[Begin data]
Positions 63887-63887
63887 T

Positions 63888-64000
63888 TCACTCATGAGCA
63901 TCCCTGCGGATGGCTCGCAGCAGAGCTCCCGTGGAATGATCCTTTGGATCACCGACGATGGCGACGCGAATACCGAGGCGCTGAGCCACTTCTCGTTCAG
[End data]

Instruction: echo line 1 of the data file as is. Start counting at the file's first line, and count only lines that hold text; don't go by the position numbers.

Positions 63887-63887